So, this gratitude Friday, I just wanted to express my thanks for fresh food and the appreciation of its source.

Bon weekend, everyone!

Where to find the best fish of our lives:

Ostria fish tavern

plaka elounda

720 53 crete

The world’s best olive oil

Living in Europe, we have seen several climates that bear olives – the South of Spain, Provence (South of France), Tuscany & Umbria (in Italy), and Greece.

Image courtesy of olimarket.com

It takes an arid region to cultivate this delicious specialty.   It is best grown in the Mediterranean basin where the temperature and soil yields the best fruit.

We have had the opportunity to taste olive oil from each region:

In the South of Spain, we enjoyed tapas, most of them drenched in oil.  It was delicious to have their oil integrated into their cuisine.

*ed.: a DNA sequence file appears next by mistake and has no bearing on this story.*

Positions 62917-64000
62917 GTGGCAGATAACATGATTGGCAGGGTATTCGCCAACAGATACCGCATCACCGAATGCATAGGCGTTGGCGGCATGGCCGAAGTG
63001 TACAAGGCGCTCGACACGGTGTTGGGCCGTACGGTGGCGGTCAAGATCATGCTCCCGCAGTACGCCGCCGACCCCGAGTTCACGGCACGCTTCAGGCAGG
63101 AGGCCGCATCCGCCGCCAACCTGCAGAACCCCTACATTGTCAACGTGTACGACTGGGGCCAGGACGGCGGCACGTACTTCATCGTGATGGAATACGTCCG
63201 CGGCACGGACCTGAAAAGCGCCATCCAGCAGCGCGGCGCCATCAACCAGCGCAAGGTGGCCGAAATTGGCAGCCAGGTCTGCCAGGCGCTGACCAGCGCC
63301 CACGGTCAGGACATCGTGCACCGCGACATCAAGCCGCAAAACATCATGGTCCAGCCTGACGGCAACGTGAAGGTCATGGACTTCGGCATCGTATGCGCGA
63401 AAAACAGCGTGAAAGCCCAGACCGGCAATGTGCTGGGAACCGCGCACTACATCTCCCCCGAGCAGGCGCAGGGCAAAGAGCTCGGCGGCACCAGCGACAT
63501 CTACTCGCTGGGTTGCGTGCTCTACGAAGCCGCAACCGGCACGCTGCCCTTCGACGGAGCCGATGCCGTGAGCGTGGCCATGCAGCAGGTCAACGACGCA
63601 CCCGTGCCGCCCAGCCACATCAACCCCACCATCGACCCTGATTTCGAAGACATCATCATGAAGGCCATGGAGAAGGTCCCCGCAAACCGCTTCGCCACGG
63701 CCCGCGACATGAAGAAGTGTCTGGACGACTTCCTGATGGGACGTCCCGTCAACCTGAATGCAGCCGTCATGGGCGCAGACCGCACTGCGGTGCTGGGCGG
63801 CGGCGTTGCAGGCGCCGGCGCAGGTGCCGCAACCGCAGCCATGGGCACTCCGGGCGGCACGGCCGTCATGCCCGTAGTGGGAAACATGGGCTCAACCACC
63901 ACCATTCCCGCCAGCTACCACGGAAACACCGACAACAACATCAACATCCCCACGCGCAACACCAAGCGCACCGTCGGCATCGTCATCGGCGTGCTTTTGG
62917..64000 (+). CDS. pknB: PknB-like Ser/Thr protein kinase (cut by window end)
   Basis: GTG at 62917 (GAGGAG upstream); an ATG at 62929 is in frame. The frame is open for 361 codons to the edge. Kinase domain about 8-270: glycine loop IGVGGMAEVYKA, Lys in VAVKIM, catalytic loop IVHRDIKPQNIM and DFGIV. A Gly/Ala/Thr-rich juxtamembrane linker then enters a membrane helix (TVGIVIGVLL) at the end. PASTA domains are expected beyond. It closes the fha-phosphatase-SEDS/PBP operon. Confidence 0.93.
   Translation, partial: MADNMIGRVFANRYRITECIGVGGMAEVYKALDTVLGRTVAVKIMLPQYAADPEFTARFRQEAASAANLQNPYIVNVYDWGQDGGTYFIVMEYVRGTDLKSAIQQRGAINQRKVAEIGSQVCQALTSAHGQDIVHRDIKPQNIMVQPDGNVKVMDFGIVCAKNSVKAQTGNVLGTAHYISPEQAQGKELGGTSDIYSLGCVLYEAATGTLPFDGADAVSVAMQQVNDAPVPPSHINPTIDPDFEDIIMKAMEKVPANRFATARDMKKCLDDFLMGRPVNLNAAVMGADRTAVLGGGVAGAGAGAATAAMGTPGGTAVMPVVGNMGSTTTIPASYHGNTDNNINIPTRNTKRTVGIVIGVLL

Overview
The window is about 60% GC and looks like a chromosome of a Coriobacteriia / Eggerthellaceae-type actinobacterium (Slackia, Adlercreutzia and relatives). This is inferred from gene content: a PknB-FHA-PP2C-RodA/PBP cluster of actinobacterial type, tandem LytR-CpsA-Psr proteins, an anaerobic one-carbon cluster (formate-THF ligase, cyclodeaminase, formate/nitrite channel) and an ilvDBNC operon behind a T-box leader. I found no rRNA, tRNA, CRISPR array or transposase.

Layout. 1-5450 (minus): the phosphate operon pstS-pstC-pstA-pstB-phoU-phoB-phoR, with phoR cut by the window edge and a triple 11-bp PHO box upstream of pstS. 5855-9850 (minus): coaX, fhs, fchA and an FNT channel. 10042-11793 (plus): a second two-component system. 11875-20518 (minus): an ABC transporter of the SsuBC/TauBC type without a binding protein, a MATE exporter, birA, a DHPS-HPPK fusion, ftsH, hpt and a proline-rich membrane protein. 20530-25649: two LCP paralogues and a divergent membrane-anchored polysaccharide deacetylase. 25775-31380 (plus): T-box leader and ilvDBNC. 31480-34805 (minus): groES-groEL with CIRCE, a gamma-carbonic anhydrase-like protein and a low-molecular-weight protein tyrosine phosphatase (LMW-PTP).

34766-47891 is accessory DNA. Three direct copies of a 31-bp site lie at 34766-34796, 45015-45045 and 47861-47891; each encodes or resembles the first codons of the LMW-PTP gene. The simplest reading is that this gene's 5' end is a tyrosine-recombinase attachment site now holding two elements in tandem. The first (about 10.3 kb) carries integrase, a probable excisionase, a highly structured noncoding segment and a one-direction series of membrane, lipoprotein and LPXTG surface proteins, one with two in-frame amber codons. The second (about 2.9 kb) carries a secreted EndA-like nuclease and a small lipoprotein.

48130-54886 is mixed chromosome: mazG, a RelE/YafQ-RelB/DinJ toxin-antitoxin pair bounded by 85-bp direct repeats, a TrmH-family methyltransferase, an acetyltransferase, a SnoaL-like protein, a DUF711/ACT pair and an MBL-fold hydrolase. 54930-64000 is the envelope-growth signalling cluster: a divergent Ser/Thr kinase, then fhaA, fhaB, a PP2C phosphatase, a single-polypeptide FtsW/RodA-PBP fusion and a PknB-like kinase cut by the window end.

Spanish tapas. Mmmmm.

And, I actually had no clue that France produced olive oil until we did our summer trip to Provence and drove through many groves in les Alpilles.  Valdition, the estate where we found the lavender, had a hefty production of French olive oil.  We purchased some from our innkeeper.

French olive groves…ooo la la.

French olive branch

In Italy, we have had amazing olive oil on our trips.  As it is very delicious and fresh, it is best appreciated on bread.    Did you know that Italians actually import more than they export!

Olive trees dotting the Tuscan landscape

However, when it comes to olive oil, the Greeks dominate in consumption.  The average Greek consumes 26 L per year.   This is double Spain or Italy’s consumption at 14 L.  And the US, North America, and Northern Europe pale in comparison at 0.7 L.